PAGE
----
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Transplantation in Deletion 5q Myelodysplastic Syndromes

Panelists: Thomas Prebet, MD, PhD.
Published: Thursday, Jul 23, 2015


Transplantation should be considered up front in any patient with myelodysplastic syndrome (MDS), says Thomas Prebet, MD, PhD, although factors, such as disease, patient age, and comorbidities, may prevent some individuals from receiving such therapy.

In a case scenario, Prebet describes a 45-year-old woman with deletion 5q (del 5q) MDS who initially did not require any transfusions during the beginning of her disease. After a few months, she became transfusion dependent and experienced iron overload but was otherwise without severe consequences. After 2 years of transplantation, she remained transfusion free. This exemplifies what can be achieved for patients with the use of transplantation, comments Prebet, even in individuals with del 5q MDS, who are less likely to receive transfusions.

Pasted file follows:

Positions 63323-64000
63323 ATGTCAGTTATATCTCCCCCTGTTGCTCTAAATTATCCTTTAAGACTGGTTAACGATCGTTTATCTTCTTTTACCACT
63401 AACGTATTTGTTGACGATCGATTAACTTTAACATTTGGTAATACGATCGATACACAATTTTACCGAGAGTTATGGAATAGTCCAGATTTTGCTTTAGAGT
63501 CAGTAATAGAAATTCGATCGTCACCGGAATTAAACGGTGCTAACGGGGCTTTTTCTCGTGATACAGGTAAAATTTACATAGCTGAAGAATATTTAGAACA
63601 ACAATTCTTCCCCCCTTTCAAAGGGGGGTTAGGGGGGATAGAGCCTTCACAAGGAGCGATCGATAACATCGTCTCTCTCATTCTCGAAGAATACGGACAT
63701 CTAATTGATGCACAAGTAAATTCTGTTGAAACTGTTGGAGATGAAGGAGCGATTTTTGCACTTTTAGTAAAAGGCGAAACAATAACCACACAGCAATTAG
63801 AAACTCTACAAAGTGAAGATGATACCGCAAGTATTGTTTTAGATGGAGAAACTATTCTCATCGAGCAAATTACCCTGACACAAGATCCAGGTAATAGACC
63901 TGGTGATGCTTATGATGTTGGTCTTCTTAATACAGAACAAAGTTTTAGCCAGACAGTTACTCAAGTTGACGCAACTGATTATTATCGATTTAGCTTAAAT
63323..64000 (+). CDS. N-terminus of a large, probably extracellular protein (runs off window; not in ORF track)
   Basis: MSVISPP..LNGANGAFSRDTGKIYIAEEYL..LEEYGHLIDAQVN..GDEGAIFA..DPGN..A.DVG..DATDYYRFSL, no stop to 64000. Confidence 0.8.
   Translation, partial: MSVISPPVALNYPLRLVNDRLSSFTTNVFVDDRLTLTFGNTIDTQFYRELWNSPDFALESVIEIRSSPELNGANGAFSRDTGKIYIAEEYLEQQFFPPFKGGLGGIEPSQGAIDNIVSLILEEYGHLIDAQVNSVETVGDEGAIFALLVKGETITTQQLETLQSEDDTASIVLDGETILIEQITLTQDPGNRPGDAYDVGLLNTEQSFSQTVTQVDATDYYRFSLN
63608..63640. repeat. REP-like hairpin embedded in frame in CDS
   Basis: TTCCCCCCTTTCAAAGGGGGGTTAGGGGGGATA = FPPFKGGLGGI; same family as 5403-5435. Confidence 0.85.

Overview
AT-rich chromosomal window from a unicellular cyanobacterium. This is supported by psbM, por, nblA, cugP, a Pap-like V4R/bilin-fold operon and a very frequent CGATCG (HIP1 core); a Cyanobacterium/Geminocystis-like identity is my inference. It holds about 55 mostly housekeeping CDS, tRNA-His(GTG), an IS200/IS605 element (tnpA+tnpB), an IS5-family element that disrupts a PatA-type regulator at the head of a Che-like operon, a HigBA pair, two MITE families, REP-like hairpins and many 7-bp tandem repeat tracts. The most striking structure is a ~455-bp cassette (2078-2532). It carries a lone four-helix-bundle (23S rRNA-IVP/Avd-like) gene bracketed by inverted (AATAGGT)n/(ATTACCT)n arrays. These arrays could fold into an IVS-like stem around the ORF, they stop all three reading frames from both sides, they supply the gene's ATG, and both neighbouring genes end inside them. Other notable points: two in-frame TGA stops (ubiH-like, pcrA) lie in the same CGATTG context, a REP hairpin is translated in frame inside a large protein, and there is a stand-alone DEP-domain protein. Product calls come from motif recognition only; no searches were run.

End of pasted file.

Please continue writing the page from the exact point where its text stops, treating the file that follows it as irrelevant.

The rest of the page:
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Transplantation should be considered up front in any patient with myelodysplastic syndrome (MDS), says Thomas Prebet, MD, PhD, although factors, such as disease, patient age, and comorbidities, may prevent some individuals from receiving such therapy.

In a case scenario, Prebet describes a 45-year-old woman with deletion 5q (del 5q) MDS who initially did not require any transfusions during the beginning of her disease. After a few months, she became transfusion dependent and experienced iron overload but was otherwise without severe consequences. After 2 years of transplantation, she remained transfusion free. This exemplifies what can be achieved for patients with the use of transplantation, comments Prebet, even in individuals with del 5q MDS, who are less likely to receive transfusions.
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